BOOK TITLE: Initiation
PUBLICATION DATE: May 2009
AUTHOR LINK: susanefine.com (coming soon)
ABOUT THE BOOK:
What comes from stuffing eight hundred blue-blazered boys into one school, where fifteen floors filled with classrooms and libraries and lunchrooms and science labs stack and bury desperate boys right on top of each other? That’s what freshman Mauricio Londoño discovers, along with a few things about Macbeth and geometry, during his first long year at the St. Stephen’s School for Boy in New York City.
ABOUT THE AUTHOR:
After many years in New York City, Susan Fine said goodbye to Zabar’s and Gray’s Papaya in search of an affordable apartment. She, her husband, their two young boys, and 10,000 pieces of Lego landed in Chicago, where they love everything except the weather. When she isn’t reading The Dangerous Book for Boys, she’s working on her second novel. A former English teacher, Susan can still hear a me/I error from about a mile away. For assistance with sorting out the me/I conundrum, check out pages 110-113 in her first book Zen in the Art of the SAT. For more equally interesting tidbits, visit Susan online at susanefine.com.
The minute I walked into the St. Stephen’s School for Boys, I began to sweat. There was still no air conditioning. The temperature inside the school was higher than it was outside in Manhattan in the middle of June. I used to think that maybe one day I would be a rich man; then I would send a pile of money to the school, earmarked for air conditioning. I would be the big shot who cooled that place off. Mauricio Londoño: Air Conditioning King…King Cool…Mr. Freeze…Prince Frosty…L.L.Cool…something. I used to dream about that kind of thing all the time.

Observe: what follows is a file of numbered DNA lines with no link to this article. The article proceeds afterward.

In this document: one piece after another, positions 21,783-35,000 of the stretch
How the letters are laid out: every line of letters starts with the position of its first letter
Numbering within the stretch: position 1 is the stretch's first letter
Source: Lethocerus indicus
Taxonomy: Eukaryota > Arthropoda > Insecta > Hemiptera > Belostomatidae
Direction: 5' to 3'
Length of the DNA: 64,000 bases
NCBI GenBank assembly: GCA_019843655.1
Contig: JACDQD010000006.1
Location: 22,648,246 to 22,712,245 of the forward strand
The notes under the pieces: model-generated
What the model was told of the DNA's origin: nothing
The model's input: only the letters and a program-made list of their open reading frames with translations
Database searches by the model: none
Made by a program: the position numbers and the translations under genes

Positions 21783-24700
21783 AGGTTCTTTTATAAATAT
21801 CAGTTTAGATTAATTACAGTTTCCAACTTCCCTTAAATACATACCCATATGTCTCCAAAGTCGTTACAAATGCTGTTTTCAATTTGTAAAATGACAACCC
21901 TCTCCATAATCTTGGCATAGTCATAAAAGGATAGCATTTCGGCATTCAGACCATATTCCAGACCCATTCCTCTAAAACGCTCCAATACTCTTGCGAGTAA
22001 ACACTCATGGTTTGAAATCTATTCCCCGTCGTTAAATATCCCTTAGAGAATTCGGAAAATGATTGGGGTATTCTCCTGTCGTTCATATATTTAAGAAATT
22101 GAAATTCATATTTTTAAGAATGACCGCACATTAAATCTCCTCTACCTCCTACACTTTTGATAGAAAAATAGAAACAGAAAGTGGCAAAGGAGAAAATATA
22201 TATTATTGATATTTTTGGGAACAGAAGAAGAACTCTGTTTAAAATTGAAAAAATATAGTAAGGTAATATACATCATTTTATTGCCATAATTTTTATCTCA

I still wanted the money. I wanted to be ridiculously rich, but I wasn’t sure anymore about giving a bunch of cash to St. Stephen’s. Despite how hot I was right then, maybe everyone else needed to sweat it out? Endure the misery as I had and every guy before me. The St. Stephen’s rite of sweltering passage.
But when I walked into the building, I knew it. I knew that no matter what I endured or accomplished, how much I sweated it out, how much money I had, or even if The New York Times or The Wall Street Journal applauded some phenomenal accomplishment of mine, I would always be the pathetic ninth grader that I was on my first day at that place. It was as if my eighteen-year-old body was some empty shell housing that punk high school freshman. I would never stop being the scrawny boy who walked the halls of St. Stephen’s scared, anxious, and stooped under the weight of an enormous backpack. It sucked to feel like that. And, worst of all, I was still waiting for the goddamn golden ticket – access to something – despite the trauma of freshman year and everything else. Yet, I had survived when five of my classmates hadn’t.